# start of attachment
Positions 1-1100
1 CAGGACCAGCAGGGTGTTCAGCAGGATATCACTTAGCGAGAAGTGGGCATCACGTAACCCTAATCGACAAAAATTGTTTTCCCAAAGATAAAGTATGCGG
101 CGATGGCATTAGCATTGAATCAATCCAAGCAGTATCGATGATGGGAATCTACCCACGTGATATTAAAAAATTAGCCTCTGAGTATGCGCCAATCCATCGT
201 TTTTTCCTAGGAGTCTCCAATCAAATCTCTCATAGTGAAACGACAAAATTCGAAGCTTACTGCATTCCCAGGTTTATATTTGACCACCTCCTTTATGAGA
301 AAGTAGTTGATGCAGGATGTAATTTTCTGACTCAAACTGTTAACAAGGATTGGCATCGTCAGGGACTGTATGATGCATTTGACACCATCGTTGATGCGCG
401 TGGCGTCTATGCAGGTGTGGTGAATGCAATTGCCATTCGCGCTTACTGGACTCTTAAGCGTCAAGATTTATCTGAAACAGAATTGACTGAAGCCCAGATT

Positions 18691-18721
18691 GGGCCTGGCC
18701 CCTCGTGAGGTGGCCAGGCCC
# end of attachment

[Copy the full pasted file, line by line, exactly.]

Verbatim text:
Positions 1-1100
1 CAGGACCAGCAGGGTGTTCAGCAGGATATCACTTAGCGAGAAGTGGGCATCACGTAACCCTAATCGACAAAAATTGTTTTCCCAAAGATAAAGTATGCGG
101 CGATGGCATTAGCATTGAATCAATCCAAGCAGTATCGATGATGGGAATCTACCCACGTGATATTAAAAAATTAGCCTCTGAGTATGCGCCAATCCATCGT
201 TTTTTCCTAGGAGTCTCCAATCAAATCTCTCATAGTGAAACGACAAAATTCGAAGCTTACTGCATTCCCAGGTTTATATTTGACCACCTCCTTTATGAGA
301 AAGTAGTTGATGCAGGATGTAATTTTCTGACTCAAACTGTTAACAAGGATTGGCATCGTCAGGGACTGTATGATGCATTTGACACCATCGTTGATGCGCG
401 TGGCGTCTATGCAGGTGTGGTGAATGCAATTGCCATTCGCGCTTACTGGACTCTTAAGCGTCAAGATTTATCTGAAACAGAATTGACTGAAGCCCAGATT

Positions 18691-18721
18691 GGGCCTGGCC
18701 CCTCGTGAGGTGGCCAGGCCC